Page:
Since he has accepted with confidence the role of international story teller, Molly now delights in recounting his adventures to human and monkey friends alike. He disnae mind a wee blether and now has a grand opportunity.
A large part of his agenda for inviting his monkey business mates over for a sleepover was clearly to lock them in the same room and assail them them with his his new tales.
I sneaked in on them just before bed time and was confident they did not notice me. Sure enough, there was Molly, his big eyes bursting with enthusiasm, recounting his tales from the Australian bush, specifically, those involving the big grey Kangaroo. That’s Kangaroo tales, not tails; that would be another story.
Och Pal, they were awfy big. Their ears were my size and one of them had this pouch thingy with a wee kangaroo kind of squizzled inside. All of us could have comfortably cosied into that pouch and there still would have been room for more.
They stood upright on their powerful haunches. I was feart at first, but after a while I could see them picking out little seeds from the ground and chomping on them. I guessed that they were vegetarians and, of course no threat to me, nae bother. They managed to extricate these seeds with their smaller front paws and deliver them swiftly into their gut. The lassie kangaroos seemed a wee bit smaller but equally determined and efficient.
All they did was sniff me, ken? Mind you there was a lot of sniffing going on. I was told that just before dusk hundreds of Kangaroos descend on the township of Halls Gap in northern Victoria. It was like a wave of them, a gentle grey wave gradually passing through the town and into the campsite. Kinda like midgies but more pleasant. I watched the other tourists ogle them, like me, feeling quite special to witness these glorious creatures so close and in so many numbers. Ah kept the heid awright, yet lost my wee monkey heart to those creatures.
After a while the sniffing ceased and as they had arrived, they departed, a gentle creep back into the bush. Imagine that Pal, jist imagine that. Haste ye back my new friends.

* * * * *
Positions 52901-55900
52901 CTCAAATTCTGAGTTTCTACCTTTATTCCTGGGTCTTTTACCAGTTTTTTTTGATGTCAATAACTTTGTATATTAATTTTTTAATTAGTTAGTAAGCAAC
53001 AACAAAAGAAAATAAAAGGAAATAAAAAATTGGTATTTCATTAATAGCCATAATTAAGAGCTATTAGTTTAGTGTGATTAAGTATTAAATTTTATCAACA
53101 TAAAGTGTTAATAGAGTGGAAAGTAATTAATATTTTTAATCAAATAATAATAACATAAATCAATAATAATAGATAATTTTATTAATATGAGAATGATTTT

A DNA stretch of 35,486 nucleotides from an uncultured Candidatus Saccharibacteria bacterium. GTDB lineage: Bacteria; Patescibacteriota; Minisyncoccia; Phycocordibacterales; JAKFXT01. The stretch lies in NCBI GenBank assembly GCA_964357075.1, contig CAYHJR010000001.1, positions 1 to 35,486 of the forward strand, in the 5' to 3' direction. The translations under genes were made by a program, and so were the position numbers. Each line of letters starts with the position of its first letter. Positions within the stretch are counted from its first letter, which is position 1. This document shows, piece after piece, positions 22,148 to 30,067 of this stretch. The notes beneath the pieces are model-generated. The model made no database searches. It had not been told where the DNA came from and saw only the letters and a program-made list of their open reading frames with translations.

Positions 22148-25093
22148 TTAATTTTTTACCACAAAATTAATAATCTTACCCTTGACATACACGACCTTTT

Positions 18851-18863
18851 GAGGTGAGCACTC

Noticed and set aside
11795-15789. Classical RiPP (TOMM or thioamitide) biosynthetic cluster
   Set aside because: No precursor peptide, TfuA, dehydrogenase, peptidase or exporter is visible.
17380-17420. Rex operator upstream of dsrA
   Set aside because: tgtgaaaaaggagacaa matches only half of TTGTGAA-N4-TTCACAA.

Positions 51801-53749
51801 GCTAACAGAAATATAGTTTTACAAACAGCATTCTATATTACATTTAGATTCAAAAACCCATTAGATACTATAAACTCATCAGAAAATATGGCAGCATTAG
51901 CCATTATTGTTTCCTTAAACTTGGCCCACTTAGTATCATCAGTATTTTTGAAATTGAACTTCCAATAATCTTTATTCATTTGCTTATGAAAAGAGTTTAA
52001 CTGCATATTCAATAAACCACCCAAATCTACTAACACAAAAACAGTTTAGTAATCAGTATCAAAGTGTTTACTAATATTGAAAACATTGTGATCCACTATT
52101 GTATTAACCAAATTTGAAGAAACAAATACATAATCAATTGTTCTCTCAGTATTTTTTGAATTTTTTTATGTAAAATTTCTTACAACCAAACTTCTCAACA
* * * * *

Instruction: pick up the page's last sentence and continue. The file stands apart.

Earlier that day we had traveled from Geelong by the sea all the way here to the stunning Grampian Ranges in northern Victoria. I had never been in a car for longer than an hour, and that was only because of Glasgow traffic, so was surprised at how long this trip was taking. I was propped up for the journey, a great view oot the windae and saw mair brown, dry, sun drenched land than ever before. Nae dreich stuff here. When the door flew open at Mortlake, our fuel and lunch spot, I had an experience I will never forget. Naw, niver!
You know those hand driers in the lavies and the jet of hot air they produce? Well, that is exactly what it felt like when we left the car. Forty-Two degrees declared the petrol station attendant, almost disappointed that it wasn’t any hotter. Yep 42 degrees she smiled, indicating that monkeys, especially Scottish monkeys like me wouldnae last five minutes in these temperatures. Och you were right Hen.
Back in the car, the air conditioning ramped up to eleven, I reflected on the last temperature I experienced in Scotland, just before I left. Minus two degrees, and that was inside the hoose. From minus two to forty-two, there has to be some sort record in that. This is serious monkey business Pal, far too much for a peely wally creature like me.
You know what tastes grand on a bursting hot day? No idea said the monkey pals, hangin on fir mair stories. Right now Molly was the Big Yin.
Well, I niver thought it would happen, but the Australian owners of the Halls Gap Tavern introduced me to the quenching power of ice-cold beer. No the Tennants or McEwans variety mind, this was jist what the doctor ordered, Victoria Bitter, the only antidote for forty-two degrees. Trust me cobber’s, as they say in Australia, but dinnae drink tae much oh the stuff, I wis a wee blit bladdered when I got tae ma bed. As an Ossie icon, my namesake Molly Meldrum once said, “Do yourself a favour.”
So, ma monkey brothers and sisters, I lay listening to the drone of the air conditioning unit, reflecting fondly on the rich and striking first impressions Australia had already delivered. I had smelled the breath of kangaroos, tasted the golden chill of Australia itself and traveled across a small chunk of this great dry land. It was pure dead brilliant!
The mixture was intoxicating, enough to make this wee fella greet, but greet with joy. Aye I had sweet dwams that night. Aye indeed.
Alan Forsyth Silcock 4th April 2019